Home equity loan and line of credit (HELOC) rates are up for the second consecutive week. The increases came after the Federal Reserve last week hiked its benchmark short-term interest rate by 75 basis points in an effort to combat persistently high inflation.
The Fed’s move is expected to increase borrowing costs for banks and other lenders — higher costs that are passed along to consumers in the form of higher interest rates. For HELOCs, which have a variable rate component based on an index that tracks with the Fed’s changes, the move translates more directly into higher rates. Those variable rates should move up 75 points in step with the Fed’s news, although that often happens starting with the month following the central bank’s announcement, so consumers should see those increases in July, according to Vikram Gupta, head of home equity for PNC Bank .
More Fed increases are expected through the end of the year, although “the pace of those changes will continue to depend on the incoming data and the evolving outlook for the economy,” Federal Reserve Chairman Jerome Powell told a US Senate committee this week.
Here are the average rates as of June 23, 2022:
|Loan Type||This Week’s Rate||Last Week’s rate||Difference|
|10-year, $30,000 home equity loan||6.83%||6.76%||0.07%|
|15-year, $30,000 home equity loan||6.83%||6.71%||0.12%|
How These Rates Are Calculated
These rates come from a survey conducted by Bankrate, which like NextAdvisor is owned by Red Ventures. The averages are determined from a survey of the top 10 banks in the top 10 US markets.
What’s the Difference Between a Home Equity Loan and a HELOC?
The difference between what your home is worth and what you owe on mortgages and other home loans is called equity. With a home equity loan or HELOC, both considered types of second mortgages, you use that equity as collateral to get a loan, often to fund home improvement projects or other major expenses.
Home equity loans and HELOCs look different:
Home equity loans are similar to a fixed-rate mortgage, in which you borrow a certain amount of cash and pay it back over a set number of years at a certain interest rate.
HELOCs are more akin to credit cards, in that the bank gives you a maximum amount you can borrow at any one time during a draw period and you can take out some, pay it back, and borrow more until the draw period ends. You only have to pay interest on what you borrow. The interest rate tends to be variable, meaning it will change over time with an index like the prime rate.
What Factors Affect Home Equity Loan and HELOC Rates?
Experts anticipate home equity interest rates will continue to climb throughout 2022. Lenders often base the variable rates of HELOCs on the prime rate published by the Wall Street Journal, which generally tracks changes to short-term interest rates by the Federal Reserve. The Fed has already raised those rates three times this year, the latest by 75 basis points last week. That was the Fed’s largest single increase since 1994.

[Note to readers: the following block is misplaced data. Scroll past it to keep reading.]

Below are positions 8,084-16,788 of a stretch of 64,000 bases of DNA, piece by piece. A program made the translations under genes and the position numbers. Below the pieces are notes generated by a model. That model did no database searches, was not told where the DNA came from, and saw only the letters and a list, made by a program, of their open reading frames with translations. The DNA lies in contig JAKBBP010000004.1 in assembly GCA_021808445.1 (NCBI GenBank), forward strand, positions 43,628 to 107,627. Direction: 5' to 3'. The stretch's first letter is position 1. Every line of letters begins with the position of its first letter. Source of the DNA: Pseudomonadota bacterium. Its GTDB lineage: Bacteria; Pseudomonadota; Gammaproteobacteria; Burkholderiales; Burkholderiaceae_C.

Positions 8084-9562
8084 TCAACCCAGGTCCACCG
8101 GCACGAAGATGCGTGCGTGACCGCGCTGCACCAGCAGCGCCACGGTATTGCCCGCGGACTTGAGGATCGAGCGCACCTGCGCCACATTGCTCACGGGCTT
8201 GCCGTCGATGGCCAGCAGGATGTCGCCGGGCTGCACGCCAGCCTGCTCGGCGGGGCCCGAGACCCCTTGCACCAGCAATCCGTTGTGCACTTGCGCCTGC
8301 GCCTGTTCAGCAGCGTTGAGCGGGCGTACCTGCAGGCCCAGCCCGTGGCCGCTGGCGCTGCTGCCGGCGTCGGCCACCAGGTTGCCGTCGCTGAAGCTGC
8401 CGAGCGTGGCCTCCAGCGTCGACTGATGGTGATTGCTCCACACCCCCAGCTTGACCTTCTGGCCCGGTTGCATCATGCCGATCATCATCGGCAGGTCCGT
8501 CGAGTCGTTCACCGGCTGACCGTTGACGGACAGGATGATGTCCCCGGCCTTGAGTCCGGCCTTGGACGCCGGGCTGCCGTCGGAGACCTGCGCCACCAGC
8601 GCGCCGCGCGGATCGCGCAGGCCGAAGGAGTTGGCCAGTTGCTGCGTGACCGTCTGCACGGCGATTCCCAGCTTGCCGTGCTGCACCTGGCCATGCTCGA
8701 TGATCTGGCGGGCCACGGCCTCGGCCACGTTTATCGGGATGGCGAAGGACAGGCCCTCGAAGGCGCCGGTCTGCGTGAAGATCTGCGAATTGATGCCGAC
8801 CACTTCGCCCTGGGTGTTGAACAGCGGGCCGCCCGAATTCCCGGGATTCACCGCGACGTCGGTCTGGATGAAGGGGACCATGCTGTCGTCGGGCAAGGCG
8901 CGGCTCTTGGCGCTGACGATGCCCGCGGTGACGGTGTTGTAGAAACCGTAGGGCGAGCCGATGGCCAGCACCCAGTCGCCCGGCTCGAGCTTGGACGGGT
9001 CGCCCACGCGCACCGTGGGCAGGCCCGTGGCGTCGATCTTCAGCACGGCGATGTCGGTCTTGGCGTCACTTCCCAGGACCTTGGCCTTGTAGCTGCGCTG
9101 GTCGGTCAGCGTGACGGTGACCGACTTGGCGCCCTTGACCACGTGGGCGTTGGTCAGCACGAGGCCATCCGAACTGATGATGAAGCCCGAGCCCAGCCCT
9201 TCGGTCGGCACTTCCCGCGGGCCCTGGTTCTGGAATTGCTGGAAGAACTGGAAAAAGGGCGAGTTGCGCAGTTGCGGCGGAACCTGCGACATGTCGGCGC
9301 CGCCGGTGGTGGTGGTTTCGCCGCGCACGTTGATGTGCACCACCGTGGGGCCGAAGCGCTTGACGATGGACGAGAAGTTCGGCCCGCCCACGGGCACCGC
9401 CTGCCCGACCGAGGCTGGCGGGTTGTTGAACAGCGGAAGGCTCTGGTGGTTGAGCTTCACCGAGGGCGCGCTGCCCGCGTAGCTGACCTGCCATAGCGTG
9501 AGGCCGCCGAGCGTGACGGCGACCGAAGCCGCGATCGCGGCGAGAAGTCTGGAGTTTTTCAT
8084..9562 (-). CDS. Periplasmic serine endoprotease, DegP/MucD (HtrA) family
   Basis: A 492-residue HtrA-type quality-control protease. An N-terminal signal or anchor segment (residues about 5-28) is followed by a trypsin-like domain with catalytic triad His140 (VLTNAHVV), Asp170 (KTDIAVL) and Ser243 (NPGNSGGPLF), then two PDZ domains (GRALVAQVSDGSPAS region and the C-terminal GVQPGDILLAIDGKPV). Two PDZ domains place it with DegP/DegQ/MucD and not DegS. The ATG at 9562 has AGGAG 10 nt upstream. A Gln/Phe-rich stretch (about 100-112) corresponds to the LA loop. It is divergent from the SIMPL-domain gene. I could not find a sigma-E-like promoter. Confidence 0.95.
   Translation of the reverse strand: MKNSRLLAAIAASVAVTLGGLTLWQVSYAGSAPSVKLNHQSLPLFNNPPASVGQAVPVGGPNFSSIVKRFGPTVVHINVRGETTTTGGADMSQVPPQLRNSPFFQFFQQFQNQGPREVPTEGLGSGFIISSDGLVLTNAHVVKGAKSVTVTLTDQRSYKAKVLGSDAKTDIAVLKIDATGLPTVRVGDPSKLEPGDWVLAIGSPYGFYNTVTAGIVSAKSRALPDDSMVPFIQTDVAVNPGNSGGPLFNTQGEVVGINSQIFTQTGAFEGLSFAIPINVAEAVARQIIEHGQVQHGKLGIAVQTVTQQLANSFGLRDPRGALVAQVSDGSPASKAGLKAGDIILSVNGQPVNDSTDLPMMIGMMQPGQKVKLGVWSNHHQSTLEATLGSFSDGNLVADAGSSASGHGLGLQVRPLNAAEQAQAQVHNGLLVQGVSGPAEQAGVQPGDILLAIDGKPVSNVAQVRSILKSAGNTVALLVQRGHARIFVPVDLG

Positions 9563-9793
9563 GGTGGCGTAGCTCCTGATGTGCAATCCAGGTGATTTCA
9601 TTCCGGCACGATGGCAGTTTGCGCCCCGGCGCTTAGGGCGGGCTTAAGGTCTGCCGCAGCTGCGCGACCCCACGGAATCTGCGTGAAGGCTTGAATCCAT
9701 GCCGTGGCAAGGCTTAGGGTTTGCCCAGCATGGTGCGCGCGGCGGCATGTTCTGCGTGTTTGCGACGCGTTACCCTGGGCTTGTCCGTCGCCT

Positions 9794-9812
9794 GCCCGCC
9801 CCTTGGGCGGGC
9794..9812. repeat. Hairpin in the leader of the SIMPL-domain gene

“We’re in a rising rate environment,” Gupta told us. “It’s tied to an index that is going up, ergo the rate will go up.”
Home equity loan rates are set more like mortgage rates. Experts also expect them to keep climbing.
Consumers are turning more and more to home equity products in part because of the significant increase in mortgage rates, which has made cash-out refinances less appealing. Cash-out refis were popular when mortgage rates were at record lows and home prices were increasing, but mortgage rates are up more than two percentage points since the start of the year, making consumers far less likely to want to take on a significantly worse mortgage rate just to get some cash.
There Are Risks to Home Equity Loans and HELOCs
Like a mortgage, home equity loans and HELOCs are secured against your home. That means if you don’t pay it back, the bank can take your house. Be careful when you borrow. “If it’s not a need and it’s just some sort of desire or want, you should really ask yourself: Is this something that is wise?” Linda Sherry, director of national priorities for Consumer Action, a national advocacy group, told us.
Be careful not to spend too freely with a HELOC. It functions a bit like a credit card, and while the interest rate is much lower, you will still have to pay the money back eventually.
Be wary not to overdo it. HELOCs, especially, can be tempting for some borrowers, leading to taking out more debt than you need, experts say. “Debt can be a powerful tool, but it can also be abused,” warns Devin Pope, partner and senior wealth advisor at Albion Financial Group.
If you understand the risks and know you can pay the money back, home equity loans and HELOCs can provide lower interest rates than other types of borrowing. Experts say it’s wise to be careful with any kind of borrowing, and do it only in situations where you’re confident you’ll have the cash in the future to repay.